It Pays to be Efficient

Most of the time, being more environmentally friendly simply means making better use of what you already have. If you have an older home, or even a newer one, a few simple upgrades can really reduce your impact:

  1. Replace your faucet aerators, the small devices on the end of kitchen and bathroom faucets. Install a 0.5 gallon per minute (GPM) aerator for bathrooms and a 1.5 GPM aerator for kitchens. We made this change at our branches and are set to save over 100,000 gallons of water annually. That’s enough water to fill over five average backyard pools!
  2. Add insulation to your house to lower energy bills during the hottest and coldest times of the year. Common types include fiberglass, cellulose, rigid foam board, and spray foam. Consider also buying door seals (weather stripping) to keep heat inside in the winter and outside in the summer.
  3. You can improve the efficiency of your heating and cooling system by as much as 20% when you seal your ducts, according to the U.S. Environmental Protection Agency.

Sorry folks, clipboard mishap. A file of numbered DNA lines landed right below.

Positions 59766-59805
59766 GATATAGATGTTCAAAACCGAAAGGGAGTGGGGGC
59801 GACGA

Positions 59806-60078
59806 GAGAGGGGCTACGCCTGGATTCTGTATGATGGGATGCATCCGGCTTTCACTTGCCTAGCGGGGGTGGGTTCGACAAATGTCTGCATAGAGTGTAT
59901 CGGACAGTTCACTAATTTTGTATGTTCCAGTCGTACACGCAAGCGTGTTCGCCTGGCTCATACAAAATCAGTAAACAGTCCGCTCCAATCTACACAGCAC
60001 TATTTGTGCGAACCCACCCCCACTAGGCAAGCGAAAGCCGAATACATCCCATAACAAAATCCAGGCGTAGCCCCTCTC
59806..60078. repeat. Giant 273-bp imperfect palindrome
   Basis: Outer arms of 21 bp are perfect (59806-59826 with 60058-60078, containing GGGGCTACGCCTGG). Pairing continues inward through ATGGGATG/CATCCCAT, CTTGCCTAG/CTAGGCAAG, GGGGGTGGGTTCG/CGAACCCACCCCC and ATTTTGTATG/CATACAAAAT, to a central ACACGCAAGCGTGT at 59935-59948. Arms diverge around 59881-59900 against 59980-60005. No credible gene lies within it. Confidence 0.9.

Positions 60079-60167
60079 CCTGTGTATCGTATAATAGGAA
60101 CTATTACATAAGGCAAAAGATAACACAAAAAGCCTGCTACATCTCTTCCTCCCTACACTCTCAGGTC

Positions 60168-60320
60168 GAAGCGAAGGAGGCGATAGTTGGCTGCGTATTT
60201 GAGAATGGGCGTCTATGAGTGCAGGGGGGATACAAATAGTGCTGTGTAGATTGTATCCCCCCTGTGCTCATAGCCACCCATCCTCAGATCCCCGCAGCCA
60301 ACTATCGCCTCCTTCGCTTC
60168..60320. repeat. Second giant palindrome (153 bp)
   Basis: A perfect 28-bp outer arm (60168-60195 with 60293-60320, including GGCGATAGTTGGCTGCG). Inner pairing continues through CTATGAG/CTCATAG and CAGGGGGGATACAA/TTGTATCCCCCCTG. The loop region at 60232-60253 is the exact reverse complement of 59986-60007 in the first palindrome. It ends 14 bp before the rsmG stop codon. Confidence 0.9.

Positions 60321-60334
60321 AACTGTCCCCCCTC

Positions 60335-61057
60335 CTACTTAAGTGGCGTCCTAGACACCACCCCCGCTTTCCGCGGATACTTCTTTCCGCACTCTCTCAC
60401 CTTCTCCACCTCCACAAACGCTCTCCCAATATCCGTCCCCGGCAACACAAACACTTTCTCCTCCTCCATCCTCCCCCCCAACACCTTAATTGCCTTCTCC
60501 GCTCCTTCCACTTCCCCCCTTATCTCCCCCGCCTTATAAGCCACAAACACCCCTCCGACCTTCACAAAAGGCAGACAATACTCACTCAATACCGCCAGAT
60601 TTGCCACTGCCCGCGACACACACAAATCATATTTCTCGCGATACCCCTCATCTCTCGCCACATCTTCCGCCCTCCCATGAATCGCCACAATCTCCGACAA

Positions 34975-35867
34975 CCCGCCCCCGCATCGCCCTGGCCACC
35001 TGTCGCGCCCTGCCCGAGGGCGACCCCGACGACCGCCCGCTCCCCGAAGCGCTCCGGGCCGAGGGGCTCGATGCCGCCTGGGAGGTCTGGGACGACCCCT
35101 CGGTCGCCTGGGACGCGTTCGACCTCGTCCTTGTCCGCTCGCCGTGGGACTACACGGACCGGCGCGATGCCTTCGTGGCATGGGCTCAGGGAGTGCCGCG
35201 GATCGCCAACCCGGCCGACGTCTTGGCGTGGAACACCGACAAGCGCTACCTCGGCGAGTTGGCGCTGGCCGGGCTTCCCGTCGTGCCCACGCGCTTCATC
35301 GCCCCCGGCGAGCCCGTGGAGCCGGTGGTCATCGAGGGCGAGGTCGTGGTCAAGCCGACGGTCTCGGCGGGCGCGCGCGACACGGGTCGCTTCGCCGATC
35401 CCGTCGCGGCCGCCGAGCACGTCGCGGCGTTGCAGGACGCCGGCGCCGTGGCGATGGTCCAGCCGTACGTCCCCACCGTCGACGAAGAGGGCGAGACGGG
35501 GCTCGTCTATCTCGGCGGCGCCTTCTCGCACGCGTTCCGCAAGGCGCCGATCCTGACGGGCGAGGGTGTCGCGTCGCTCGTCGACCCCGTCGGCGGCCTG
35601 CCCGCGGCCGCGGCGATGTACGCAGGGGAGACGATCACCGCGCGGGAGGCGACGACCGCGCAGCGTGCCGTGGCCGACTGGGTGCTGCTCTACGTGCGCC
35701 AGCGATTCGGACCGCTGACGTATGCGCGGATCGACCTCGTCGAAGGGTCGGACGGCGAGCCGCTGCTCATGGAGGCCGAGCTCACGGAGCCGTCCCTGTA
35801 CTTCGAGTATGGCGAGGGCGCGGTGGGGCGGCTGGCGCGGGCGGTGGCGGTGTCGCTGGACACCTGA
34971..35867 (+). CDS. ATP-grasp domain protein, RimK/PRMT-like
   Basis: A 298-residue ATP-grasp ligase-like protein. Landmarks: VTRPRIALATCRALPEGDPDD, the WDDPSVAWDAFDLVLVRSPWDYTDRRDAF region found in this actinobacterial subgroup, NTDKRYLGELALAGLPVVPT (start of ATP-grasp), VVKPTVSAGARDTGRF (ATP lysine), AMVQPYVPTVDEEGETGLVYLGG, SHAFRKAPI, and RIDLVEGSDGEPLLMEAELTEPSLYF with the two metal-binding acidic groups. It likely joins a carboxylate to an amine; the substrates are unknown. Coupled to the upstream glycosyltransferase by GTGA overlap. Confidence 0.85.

4. Is your water heater set to produce the hottest water all the time? Most people don’t think to adjust this, so it’s comfortable for everyone in the house. Setting your dial to under 120 degrees can save you big bucks, and remembering to turn it down when you’re away for extended periods can save you even more.

If you’re ready to make some improvements around your house, you can actually use the equity in your home to pay for it (and a lot more) with a HELOC from us.

Have you made any home improvements to decrease your environmental impact? Tell what you’ve done at Garrett Chappell (